US software company to create 200 jobs in Galway
A US software company is set to create 200 jobs in Galway.
Diligent Corporation announced on Monday that it is establishing its European hub in Galway.
The company enables board members of corporations, government organisations and not-for-profit groups to share and collaborate information for board meetings.
The 200 local jobs in Galway will be created across several business functions, including customer support, customer success, finance, product, HR and marketing.
“By choosing to establish their European hub in the county, Diligent Corporation can look forward to accessing a rich pool of talent to fill these 200 jobs this decision will create,” he said.
“I wish them the very best with the development and hope they continue to build on their relationship with Ireland.”
CEO of Diligent Brian Stafford said that Galway was chosen as a location for a number of reasons.
"With our new international office in Galway, Diligent is making a critical investment to accelerate our growth strategy and attract exceptional talent to our team,” Stafford said.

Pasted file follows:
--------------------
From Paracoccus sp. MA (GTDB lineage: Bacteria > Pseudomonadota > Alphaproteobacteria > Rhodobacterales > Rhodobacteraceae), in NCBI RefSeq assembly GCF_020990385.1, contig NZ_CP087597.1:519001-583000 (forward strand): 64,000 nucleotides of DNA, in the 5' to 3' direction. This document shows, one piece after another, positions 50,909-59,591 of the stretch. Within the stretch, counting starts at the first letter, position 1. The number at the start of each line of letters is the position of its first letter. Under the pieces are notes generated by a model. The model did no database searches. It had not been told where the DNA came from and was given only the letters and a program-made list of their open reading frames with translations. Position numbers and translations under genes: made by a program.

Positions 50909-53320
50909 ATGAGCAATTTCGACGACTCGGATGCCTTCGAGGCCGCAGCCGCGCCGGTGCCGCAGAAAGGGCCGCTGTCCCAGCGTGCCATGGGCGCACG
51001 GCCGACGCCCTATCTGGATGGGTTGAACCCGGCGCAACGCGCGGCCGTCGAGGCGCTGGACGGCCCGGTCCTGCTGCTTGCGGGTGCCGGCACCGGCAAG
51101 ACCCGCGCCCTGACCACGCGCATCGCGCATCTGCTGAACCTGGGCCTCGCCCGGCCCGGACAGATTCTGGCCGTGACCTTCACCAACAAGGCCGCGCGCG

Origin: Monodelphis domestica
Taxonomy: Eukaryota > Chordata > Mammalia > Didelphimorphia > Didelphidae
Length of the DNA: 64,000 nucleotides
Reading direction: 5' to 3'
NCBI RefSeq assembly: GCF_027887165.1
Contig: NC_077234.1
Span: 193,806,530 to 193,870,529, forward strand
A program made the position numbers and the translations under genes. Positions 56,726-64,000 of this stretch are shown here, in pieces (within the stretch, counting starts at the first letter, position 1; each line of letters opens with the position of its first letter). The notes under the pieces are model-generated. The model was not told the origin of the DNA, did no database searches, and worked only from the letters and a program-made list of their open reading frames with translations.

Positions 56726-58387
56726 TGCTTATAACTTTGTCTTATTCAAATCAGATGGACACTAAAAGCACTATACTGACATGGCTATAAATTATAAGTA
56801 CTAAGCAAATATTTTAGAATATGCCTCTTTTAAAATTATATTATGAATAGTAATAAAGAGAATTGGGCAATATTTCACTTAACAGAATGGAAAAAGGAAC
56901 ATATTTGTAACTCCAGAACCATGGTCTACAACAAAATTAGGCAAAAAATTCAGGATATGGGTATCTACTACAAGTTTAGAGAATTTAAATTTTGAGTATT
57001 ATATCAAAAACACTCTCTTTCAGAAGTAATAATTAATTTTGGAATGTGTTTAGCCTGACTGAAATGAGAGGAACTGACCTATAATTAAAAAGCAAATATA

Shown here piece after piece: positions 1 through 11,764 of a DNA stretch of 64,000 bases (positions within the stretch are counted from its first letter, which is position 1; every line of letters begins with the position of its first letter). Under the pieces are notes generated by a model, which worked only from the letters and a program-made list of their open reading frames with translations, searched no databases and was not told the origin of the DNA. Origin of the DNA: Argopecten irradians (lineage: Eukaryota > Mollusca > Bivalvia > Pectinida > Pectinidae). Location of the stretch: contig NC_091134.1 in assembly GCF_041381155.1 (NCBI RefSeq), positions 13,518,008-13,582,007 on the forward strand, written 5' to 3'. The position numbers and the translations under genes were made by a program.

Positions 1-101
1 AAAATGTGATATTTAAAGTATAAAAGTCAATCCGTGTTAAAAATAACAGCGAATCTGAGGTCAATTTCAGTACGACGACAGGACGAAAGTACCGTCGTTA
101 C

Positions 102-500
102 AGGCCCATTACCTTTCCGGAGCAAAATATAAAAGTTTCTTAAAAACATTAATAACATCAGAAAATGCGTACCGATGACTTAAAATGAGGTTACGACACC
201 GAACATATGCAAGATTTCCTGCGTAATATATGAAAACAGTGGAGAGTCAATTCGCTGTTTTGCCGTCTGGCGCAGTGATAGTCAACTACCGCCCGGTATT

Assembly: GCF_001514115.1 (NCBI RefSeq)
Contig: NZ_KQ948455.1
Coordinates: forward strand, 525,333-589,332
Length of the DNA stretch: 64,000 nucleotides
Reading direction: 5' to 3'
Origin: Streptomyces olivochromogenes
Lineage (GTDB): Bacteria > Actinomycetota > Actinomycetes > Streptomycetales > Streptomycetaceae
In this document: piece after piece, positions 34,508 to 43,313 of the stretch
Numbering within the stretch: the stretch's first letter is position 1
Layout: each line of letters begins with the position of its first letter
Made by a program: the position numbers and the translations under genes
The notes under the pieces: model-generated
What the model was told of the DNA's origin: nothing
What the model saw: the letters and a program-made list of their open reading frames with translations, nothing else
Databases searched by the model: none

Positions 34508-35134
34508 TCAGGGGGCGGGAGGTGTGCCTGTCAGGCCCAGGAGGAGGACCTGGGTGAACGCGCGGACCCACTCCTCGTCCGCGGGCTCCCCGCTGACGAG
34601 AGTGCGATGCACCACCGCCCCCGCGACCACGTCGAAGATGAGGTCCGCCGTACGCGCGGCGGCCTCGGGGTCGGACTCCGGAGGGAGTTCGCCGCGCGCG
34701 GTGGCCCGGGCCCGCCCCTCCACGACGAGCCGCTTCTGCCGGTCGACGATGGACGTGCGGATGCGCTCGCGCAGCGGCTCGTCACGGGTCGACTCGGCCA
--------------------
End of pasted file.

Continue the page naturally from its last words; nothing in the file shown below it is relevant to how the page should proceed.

“The key to our continued success is great people who are committed to our mission of providing clients with insights and technology to power modern governance. The excellent talent available in the Galway community will support the nearly 50% of our client base located outside of the US, enabling us to enhance the customer experience and achieve our long-term goals.
"We are very pleased to establish this cross-functional office in Ireland and to be in the good company of many thriving tech companies. We thank the Irish government for supporting this initiative, and we look forward to many years of collaboration as we strive to be a productive corporate citizen in the country.”
Martin Shanahan, CEO of IDA Ireland, welcomed the jobs and said they would be a boost for Galway's economy.
"It is a huge vote of confidence in Ireland and demonstrates our continued agile and adaptable business environment at a time of unprecedented global flux due to the ongoing Covid-19 pandemic," he said.